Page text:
Jewellers Loupe

Jewellers Loupe

by Ritika Changrani

A jeweller’s loupe is a tool that helps identify the internal flaws, cracks and blemishes on the surface and any other cover ups on the gemstone.

A Loupe is just a magnifying glass. It helps to see the magnified image of gemstone and serves as the identification and grading tool. A Loupe is made of a powerful convex lens. Through a jeweller’s loupe, one can easily see the internal flaws, cracks and blemishes on the surface and any other cover ups on the gemstone. Jeweller’s loupe is the most important test equipment for testing gemstones.

How to Choose a Jeweller’s Loupe?

There are two important factors to be considered while choosing the right jeweller’s loupe. They are the size and magnification of the lens and the optical quality. Loupes are available in different sizes and powers. The standard size used for testing gemstones is of 18mm length with 10X, which magnifies the gemstone to ten times its size. The jeweller’s loupe is available in 20X and 30X, but they are not much used.

Jewellers Loupe

The jeweller’s loupe has to be tested for achromatic and spherical aberrations. Chromatic aberration refers to colour fringes of the image due to dispersion caused inside the glass lens. The loupes which are corrected from chromatic aberration are known as achromatic. Spherical aberration refers to the distortion caused due to the differences in refraction on the outer edges of the lens and the rays traveling through the center. The loupes which are corrected for spherical aberration are termed as ‘aplanatic’.

While choosing a jeweller’s loupe it is necessary to check that they are achromatic and aplanatic to get accurate results. In a better quality jeweller’s loupe, three lenses (known as triplet loupe) are used so that the field of vision is in focus to the edges and no false colour is imparted to the eye. The use of three lenses eliminates the pin cushion distortions and chromatic and spherical aberrations.

While selecting a jeweller’s loupe you can easily identify if they are achromatic and aplanatic. Look at the white light through the loupe. If the white light remains white without changing the colour, the lens is corrected for chromatic aberration. Similarly spherical aberration can be tested by looking at the mm squared drawing paper. If they remain squares when looking through the loupe, the loupe is aplanatic.

It is also better to choose a loupe with black framing around the lens, since this avoids reflections which may alter the color of the object under view. Do not opt for golden or other bright coloured frames since they interfere with the colours.

How Does a Jeweller’s Loupe Work?

Jeweller’s Loupe magnifies the image of the stone under test as per its magnification power. Suppose, we are using a 10x loupe, the image is magnified to ten times its original size. This helps us clearly see the flaws, cracks and other distortions in the stone. A triplet loupe consists of one ‘plano-convex lens’, one bi-concave lens and one bi-convex lens. The ‘plano-convex lens‘ is used to eliminate spherical aberration and the other two are used to eliminate chromatic aberration. Depending on the observations, the nature of the gemstone can be detected. Jeweller’s loupe helps to detect diamonds, sapphire, alexandrite, ruby, pearls and many other gems.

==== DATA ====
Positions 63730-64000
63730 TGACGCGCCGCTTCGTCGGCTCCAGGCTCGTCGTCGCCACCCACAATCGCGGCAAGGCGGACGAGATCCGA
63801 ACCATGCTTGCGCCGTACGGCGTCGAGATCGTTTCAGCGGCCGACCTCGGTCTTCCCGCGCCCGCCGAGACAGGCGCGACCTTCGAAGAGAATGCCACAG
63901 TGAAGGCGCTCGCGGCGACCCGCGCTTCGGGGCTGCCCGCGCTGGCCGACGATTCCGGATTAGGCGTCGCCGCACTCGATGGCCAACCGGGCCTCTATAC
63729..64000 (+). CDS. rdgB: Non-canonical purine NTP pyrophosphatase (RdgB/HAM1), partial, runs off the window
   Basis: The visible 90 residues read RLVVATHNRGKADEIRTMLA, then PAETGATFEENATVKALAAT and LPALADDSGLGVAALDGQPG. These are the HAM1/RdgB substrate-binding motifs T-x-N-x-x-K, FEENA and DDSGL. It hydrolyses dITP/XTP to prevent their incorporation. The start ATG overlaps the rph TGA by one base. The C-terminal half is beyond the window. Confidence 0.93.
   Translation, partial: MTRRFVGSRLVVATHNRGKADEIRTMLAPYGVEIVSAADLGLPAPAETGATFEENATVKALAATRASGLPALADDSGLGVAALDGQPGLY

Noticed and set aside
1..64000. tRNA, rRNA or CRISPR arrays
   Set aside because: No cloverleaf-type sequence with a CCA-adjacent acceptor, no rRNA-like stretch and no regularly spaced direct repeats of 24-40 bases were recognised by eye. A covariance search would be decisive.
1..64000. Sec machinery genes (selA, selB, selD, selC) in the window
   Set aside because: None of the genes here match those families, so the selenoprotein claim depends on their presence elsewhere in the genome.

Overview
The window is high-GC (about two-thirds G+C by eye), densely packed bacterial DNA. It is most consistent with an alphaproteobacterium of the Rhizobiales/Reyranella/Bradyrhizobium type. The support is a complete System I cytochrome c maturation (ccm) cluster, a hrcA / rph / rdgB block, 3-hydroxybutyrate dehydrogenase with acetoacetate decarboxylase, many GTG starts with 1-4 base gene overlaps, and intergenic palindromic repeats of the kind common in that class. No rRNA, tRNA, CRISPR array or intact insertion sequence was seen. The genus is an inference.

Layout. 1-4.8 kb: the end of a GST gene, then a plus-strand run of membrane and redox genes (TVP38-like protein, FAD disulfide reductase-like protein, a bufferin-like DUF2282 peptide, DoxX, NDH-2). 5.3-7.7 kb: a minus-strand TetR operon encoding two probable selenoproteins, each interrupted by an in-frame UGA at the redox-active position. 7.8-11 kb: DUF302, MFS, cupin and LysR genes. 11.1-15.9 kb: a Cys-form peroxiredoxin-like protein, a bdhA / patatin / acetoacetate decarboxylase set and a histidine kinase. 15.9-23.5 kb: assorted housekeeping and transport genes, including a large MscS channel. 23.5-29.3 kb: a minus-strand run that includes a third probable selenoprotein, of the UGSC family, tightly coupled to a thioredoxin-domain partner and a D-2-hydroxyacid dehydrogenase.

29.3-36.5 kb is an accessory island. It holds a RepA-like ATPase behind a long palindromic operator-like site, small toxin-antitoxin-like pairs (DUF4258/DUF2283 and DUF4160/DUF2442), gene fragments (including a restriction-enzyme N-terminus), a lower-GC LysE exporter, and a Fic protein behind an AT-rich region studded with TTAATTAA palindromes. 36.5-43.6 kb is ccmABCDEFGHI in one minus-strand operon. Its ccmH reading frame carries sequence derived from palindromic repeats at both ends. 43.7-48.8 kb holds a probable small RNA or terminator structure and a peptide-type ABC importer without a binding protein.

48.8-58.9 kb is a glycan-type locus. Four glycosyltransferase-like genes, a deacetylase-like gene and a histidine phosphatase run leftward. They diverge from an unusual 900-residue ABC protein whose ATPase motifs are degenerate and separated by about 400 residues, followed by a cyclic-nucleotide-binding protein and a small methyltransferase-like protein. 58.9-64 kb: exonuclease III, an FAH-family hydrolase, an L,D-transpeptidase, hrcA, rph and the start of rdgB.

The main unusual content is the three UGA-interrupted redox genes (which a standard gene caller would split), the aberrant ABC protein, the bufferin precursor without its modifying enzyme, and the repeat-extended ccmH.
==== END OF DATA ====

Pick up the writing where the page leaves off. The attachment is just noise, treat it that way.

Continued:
How to Use a Jeweller’s Loupe

  • Remove your spectacles if you are wearing one. Unfold the jeweller’s loupe.
  • Hold the jeweller’s loupe between the thumb and the index finger. Keep the jeweller’s loupe as close to the eye as possible without touching the eyeball. The loupe should be so close that your eyelashes almost brush through it. Once the loupe is close to your eye, see that it is kept stationary by letting the back of the thumb rest against the side of the nose. Keep the remaining three fingers in parallel or just below the index finger. Keep both your eyes open to avoid eye straining.
  • Make sure there’s enough light in the place where you are observing the gemstone. Fluorescent and other light bulbs lack some colours which are necessary. Hence sunlight is the best light for the testing gemstone. Diamond lamps can also be used.
  • Place a clean white soft cloth on the surface you are using. This helps to avoid scratches on the gemstone and also avoids rolling down in case it slips down. Next, place the stone at a distance of an inch or a little more on the other side of the gem loupe. Peering through the gem loupe, move the stone to and fro until it comes in focus. Keep moving the stone front and back and turn the stone in different directions until the area of the stone is seen with sharp focus.
  • Note the external and internal features of gemstones. Look if there is unevenness in colour. If there is unevenness in colour, there is a possibility that the gemstone is dyed or painted to imitate a high quality gem. Many deceptions which cannot appear to the naked eye can be observed through the jeweller’s loupe. If you already have some real gems of similar types, you can observe both and compare them.
  • Some of the things you should observe while testing the gemstone through the loupe are :
    • Symmetry: Check if the gemstone has a balanced symmetry
    • Number of facets: Observe whether the gemstone has the right number of facets required for the particular cut
    • Sharpness of the facet edges: Hard stones have sharp edges while synthetic stones have soft edges
    • Inclusions, flaws and bubbles in gemstones: Inclusions, if present, don’t necessarily indicate that the gemstone is bad. Instead, the gemstone can be a natural gem. Flaws in gemstones are not an indication that the gemstone is of low value. Bubbles in gemstone indicate that the gemstone is synthetic.
    • Scratches and cracks in gemstone: Soft stones tend to scratch easily while hard stones crack.